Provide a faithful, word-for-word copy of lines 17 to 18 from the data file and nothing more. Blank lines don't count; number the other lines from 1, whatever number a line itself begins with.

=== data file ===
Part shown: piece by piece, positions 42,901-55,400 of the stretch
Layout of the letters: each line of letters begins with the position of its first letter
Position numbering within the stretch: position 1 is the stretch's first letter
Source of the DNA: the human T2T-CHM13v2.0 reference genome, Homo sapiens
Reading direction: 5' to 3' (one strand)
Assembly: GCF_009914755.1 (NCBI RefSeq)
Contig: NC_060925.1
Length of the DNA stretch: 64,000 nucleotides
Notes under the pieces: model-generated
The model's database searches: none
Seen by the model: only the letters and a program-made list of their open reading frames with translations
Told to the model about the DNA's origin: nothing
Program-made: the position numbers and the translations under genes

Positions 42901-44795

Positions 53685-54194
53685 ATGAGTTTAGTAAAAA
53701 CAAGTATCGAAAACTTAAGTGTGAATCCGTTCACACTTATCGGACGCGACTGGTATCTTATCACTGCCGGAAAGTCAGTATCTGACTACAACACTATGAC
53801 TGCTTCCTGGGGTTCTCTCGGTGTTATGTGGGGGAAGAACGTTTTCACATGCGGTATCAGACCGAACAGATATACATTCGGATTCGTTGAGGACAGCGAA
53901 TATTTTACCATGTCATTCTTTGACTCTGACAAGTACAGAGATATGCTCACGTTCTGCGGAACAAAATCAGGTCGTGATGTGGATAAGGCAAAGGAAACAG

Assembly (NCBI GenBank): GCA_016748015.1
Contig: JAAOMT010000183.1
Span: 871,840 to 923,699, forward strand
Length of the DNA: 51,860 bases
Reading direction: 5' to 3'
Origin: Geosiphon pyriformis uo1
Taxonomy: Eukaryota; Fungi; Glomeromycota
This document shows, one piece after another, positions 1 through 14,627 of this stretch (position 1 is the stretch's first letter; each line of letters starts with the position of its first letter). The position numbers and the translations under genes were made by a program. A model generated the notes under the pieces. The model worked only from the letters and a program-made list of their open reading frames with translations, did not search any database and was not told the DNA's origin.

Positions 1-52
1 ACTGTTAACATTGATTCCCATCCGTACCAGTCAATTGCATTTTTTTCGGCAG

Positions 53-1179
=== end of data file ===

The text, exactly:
53701 CAAGTATCGAAAACTTAAGTGTGAATCCGTTCACACTTATCGGACGCGACTGGTATCTTATCACTGCCGGAAAGTCAGTATCTGACTACAACACTATGAC
53801 TGCTTCCTGGGGTTCTCTCGGTGTTATGTGGGGGAAGAACGTTTTCACATGCGGTATCAGACCGAACAGATATACATTCGGATTCGTTGAGGACAGCGAA